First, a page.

The Firefox browser is open source software, so it’s free, and there are versions that work on either Windows or Linux.
Firefox comes packaged with Fedora, as well as most other versions of Linux, so Linux-users should already be covered.
For Windows-users, you can download the latest version of Firefox from the Mozilla website.
Once the setup file is downloaded, simply double-click the file, and follow up by clicking: Yes. Next. Next. Install. Finish.
That’s all it takes to install Firefox 33. Simple, right?
The simplicity does not end there.
Today, in preparation for next week (which is when we will begin to discuss Firefox customizations), we’re going to go over some basic components that make up the Firefox – or any other – browser.
Title Bar: The title bar is not browser-specific; it displays the title of the program (in this case, Firefox) and the name of the current file/website/etc. Firefox now hides the title bar by default (to save space), but it can be recovered.
Menu Bar: The menu bar is not browser-specific; it provides drop-down menu access to standard application (program) functions. Firefox now hides the menu bar by default (to save space), but it can be recovered.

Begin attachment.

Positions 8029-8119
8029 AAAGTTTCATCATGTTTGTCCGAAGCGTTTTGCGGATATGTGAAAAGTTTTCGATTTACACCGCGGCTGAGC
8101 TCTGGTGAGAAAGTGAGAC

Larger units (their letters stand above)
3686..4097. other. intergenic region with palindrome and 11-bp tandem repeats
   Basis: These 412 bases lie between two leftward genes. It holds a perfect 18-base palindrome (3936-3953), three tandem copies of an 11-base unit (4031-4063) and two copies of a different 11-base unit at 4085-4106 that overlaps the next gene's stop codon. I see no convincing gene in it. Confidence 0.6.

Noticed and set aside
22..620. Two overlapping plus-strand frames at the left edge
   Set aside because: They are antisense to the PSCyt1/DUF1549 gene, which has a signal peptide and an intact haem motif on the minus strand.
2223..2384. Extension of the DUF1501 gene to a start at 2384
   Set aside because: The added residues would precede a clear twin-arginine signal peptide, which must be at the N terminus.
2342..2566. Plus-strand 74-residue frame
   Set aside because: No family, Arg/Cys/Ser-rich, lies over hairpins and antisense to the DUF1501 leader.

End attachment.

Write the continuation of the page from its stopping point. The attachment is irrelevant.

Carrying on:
Tab Bar: The tab bar shows your open browser tabs. The plus sign allows you to open a new tab, and you can drag tabs around to re-arrange their order.
Address Bar: Alternatively known as the location bar, or URL bar, this field is where you can see the URL of the current website, or enter a new website URL to visit.
Search Field: This field is like a search engine shortcut; it will send your text to the default or selected search engine for results.
Browser Buttons: The Back/Forward/Stop/Refresh/Home buttons are used to navigate through web pages and control their progress and status.
Status Bar: The Firefox status bar no longer shows up in Firefox as a fixed bar. Instead, when you hover over a link, the URL that the link leads to will show up at the bottom of the browser window.
Bookmarks (Favorites): Bookmarks are saved links, to web pages that you want to visit again.
Bookmarks Toolbar: The optional bookmark toolbar can be enabled to make your favorite bookmarks even more accessible, by making them visible at all times as a toolbar in the browser window.
Downloads: Firefox allows you to check the progress of downloading files and keeps a record of previously downloaded files also.
History: Firefox keeps track of the web pages that you visit, so that you can access them as history at a later date.
Join me next week, to learn how to access and customize options for these browser components.
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